Difference between revisions of "Volume vs Surface"

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Whatever you visualize, is a VOLUME location. That means, no matter how you limit viewing area, your visualization is to any voxels with the same volume that possess the same gray scale value.
 
Whatever you visualize, is a VOLUME location. That means, no matter how you limit viewing area, your visualization is to any voxels with the same volume that possess the same gray scale value.
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This is a good example of volumetric renderings:
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http://www.cg.tuwien.ac.at/research/publications/2005/bruckner-2005-ICV/
  
 
==Surface:==
 
==Surface:==
Allow highlight of individual structures. Does not visualize internal structures like volume renderings.
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Allow highlight of individual structures. Does not visualize internal structures like volume renderings. Only render out the most outer exterior surface and this does not have thickness. Think of a paper 3D model. No matter how hard you try, you can make up the superficial surfaces, you cannot produce concrete materials.
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This page has some good example of surface rendering results.
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http://math.lbl.gov/~deschamp/html/gallery.html
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==Quick Breakdown==
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Volume:
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*Concrete
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*Use Alpha (transparency) level
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*Does not allow visualization of specific structure easily unless there are huge constrast differences
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Surface:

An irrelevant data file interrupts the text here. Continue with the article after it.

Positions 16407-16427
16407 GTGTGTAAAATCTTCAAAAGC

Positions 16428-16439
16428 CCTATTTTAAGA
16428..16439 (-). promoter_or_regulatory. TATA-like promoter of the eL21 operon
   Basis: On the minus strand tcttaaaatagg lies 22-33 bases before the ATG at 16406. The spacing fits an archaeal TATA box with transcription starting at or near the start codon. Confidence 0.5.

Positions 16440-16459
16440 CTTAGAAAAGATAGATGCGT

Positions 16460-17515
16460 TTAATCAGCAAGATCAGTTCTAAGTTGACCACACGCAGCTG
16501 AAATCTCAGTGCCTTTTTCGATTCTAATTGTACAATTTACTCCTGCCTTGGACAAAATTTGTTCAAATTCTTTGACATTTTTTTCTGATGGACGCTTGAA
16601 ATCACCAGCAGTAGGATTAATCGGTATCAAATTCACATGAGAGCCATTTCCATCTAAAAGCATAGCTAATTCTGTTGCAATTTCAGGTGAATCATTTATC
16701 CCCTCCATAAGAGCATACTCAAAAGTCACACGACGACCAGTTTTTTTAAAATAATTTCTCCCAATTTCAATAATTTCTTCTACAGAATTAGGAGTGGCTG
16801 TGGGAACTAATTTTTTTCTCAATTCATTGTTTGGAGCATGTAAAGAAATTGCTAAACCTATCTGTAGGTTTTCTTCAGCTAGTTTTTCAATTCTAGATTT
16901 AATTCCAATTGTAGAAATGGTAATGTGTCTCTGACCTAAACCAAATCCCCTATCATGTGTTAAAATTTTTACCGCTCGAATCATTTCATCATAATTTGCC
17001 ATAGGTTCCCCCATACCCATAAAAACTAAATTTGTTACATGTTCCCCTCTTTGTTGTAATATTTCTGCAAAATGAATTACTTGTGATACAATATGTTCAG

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*Superficial surface only
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*Does not use alpha (transparency) level
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*Allow visualization of pretty much anything as long as they can be highlighted in segmentation process

Revision as of 14:07, 30 June 2009

Volume Rendering:

The short explanation:m trace the path of light. Show the final image based on that result.

Final product: a VOLUME mainly in Amira. Does not give specific region of interest.

The long and technically correct version: http://en.wikipedia.org/wiki/Volume_ray_casting

Whatever you visualize, is a VOLUME location. That means, no matter how you limit viewing area, your visualization is to any voxels with the same volume that possess the same gray scale value.

This is a good example of volumetric renderings: http://www.cg.tuwien.ac.at/research/publications/2005/bruckner-2005-ICV/

Surface:

Allow highlight of individual structures. Does not visualize internal structures like volume renderings. Only render out the most outer exterior surface and this does not have thickness. Think of a paper 3D model. No matter how hard you try, you can make up the superficial surfaces, you cannot produce concrete materials.

This page has some good example of surface rendering results. http://math.lbl.gov/~deschamp/html/gallery.html

Quick Breakdown

Volume:

  • Concrete
  • Use Alpha (transparency) level
  • Does not allow visualization of specific structure easily unless there are huge constrast differences

Surface:

  • Superficial surface only
  • Does not use alpha (transparency) level
  • Allow visualization of pretty much anything as long as they can be highlighted in segmentation process